If the vehicle is safe to drive, you will likely bring it to the closest location of the rental company you used. The location may be an affiliate company with a different brand name but the same ownership group. Reach out to your rental company to ask them where the vehicle should be brought.
If the vehicle is disabled or unsafe to drive then you will need to have it towed. Towing may be paid for by the insurance coverage you have available. In most cases, you are expected to handle the logistics of calling a tow truck and having the vehicle towed somewhere. Rarely, the rental company will handle this task for you, especially if they consider you a premium customer or if you sustained major injuries and are being hospitalized. Again, reach out to the rental company (preferably after speaking to a lawyer) to determine what towing company they recommend and what location the vehicle should be towed to.
How Do I Know If I Have Insurance Coverage for My Rental?
“Do I have insurance coverage if I get in a wreck in my rental car?” is the million-dollar question — sometimes literally!
The good news is that it is very likely that you have some form of coverage available in most instances. See below for the most common types of insurance policies that cover rental car accidents.
Rental Car Insurance Provided by the Rental Company
When you rent a car, you will often be asked a barrage of questions about what kind of coverage you want. The company may pressure you into signing up for various add-on policies that increase the per-day cost of the rental but supposedly provide you with peace of mind.
In truth, some of these policies are useful whereas others may not be.
For every state, the rental car provider is legally obligated to make sure you are covered by the minimum insurance coverage for that state. In Florida, this only includes a $10,000 Property Damage Liability (PDL) policy. Florida drivers are also expected to carry $10,000 in Personal Injury Protection (PIP) insurance (more on that later).
However, just because the rental company has PDL doesn’t mean that they won’t try to hold you as the renter liable for damages caused to other vehicles. Read the rental agreement closely to determine what coverage is available as part of the standard agreement.
As for add ons, a Collision Damage Waiver (CDW) is the most common type of extra coverage available. It protects you as the renter from having to personally pay for the costs of repairs to the rental car itself in the event of a crash.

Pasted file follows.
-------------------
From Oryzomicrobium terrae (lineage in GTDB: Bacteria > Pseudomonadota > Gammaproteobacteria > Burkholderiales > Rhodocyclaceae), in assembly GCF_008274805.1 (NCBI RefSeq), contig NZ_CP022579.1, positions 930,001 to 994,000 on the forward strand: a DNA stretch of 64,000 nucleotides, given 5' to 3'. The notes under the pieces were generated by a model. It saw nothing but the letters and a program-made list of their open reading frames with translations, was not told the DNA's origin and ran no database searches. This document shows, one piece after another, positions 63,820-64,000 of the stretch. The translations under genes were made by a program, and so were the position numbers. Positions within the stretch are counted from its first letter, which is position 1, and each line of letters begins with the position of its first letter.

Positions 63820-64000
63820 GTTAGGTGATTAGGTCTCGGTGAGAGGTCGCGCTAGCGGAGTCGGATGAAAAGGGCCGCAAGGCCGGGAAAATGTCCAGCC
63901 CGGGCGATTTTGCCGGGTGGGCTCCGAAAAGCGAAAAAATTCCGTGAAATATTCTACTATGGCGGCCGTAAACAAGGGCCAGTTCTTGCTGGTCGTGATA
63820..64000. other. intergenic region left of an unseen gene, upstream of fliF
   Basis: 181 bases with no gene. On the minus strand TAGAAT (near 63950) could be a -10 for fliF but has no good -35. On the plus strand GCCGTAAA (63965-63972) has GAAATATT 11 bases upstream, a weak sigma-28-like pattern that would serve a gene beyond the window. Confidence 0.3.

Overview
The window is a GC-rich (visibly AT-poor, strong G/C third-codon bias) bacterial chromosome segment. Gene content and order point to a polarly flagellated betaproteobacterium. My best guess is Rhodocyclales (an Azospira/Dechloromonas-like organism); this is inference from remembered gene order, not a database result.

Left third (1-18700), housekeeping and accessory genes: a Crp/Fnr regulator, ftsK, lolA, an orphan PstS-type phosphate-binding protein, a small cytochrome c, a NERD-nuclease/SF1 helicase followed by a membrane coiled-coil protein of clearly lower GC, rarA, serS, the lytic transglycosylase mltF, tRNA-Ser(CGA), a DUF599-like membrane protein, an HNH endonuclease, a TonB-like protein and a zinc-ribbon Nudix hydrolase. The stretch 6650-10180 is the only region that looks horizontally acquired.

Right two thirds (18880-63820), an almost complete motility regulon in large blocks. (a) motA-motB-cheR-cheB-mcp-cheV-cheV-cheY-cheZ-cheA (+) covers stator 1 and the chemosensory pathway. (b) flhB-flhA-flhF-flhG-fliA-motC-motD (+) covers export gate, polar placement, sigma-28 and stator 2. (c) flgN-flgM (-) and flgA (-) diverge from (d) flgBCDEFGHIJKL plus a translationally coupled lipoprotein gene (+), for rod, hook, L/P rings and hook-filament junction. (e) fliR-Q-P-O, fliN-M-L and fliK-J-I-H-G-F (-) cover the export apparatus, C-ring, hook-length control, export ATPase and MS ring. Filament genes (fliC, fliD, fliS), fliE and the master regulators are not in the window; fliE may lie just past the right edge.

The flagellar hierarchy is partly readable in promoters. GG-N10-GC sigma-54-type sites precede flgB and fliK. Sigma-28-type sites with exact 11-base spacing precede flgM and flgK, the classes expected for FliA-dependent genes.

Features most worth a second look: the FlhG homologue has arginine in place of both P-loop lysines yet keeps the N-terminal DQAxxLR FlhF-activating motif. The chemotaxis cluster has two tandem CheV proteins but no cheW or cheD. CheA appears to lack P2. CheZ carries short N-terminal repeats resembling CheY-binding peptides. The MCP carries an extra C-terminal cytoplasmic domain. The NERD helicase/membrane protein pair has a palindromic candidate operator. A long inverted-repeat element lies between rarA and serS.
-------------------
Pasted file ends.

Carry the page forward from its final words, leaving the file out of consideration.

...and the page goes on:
A CDW does not cover medical expenses for you or others involved in the accident, so additional supplemental coverage may be needed. You can often purchase separate policies for bodily injury to others or bodily injury to yourself and your passengers.
The worst part about rental car insurance add-ons is that it is not always clear what is and isn’t covered, and there may be ridiculously specific exceptions to your particular situation. Thankfully, you are likely to have additional coverage of your own to overlap into the gray areas. Also, the agreements you signed may not be enforceable if they violate insurance law and go against rulings established in previous cases. Talk to an attorney who can review the rental agreement you signed and determine what coverage is available and who/what it should cover.
Your Own Insurance May Cover You During a Rental
In many cases, the insurance coverage you have for your own vehicle can apply to you when you drive a rental car. This is especially true if you have comprehensive and collision insurance on your vehicle, but it may also apply to Bodily Injury Liability (BIL) and PDL coverage.
Read your own insurance policy statement of benefits and policy contract to determine what aspects of your rental trip should be covered.
In Florida, you are required at minimum to have PIP and PDL insurance. PIP almost always covers 80% of emergency medical costs to yourself when you are seriously hurt in an accident, and it may also cover your passengers. This coverage applies regardless of the accident circumstances because Florida is a “no-fault” state.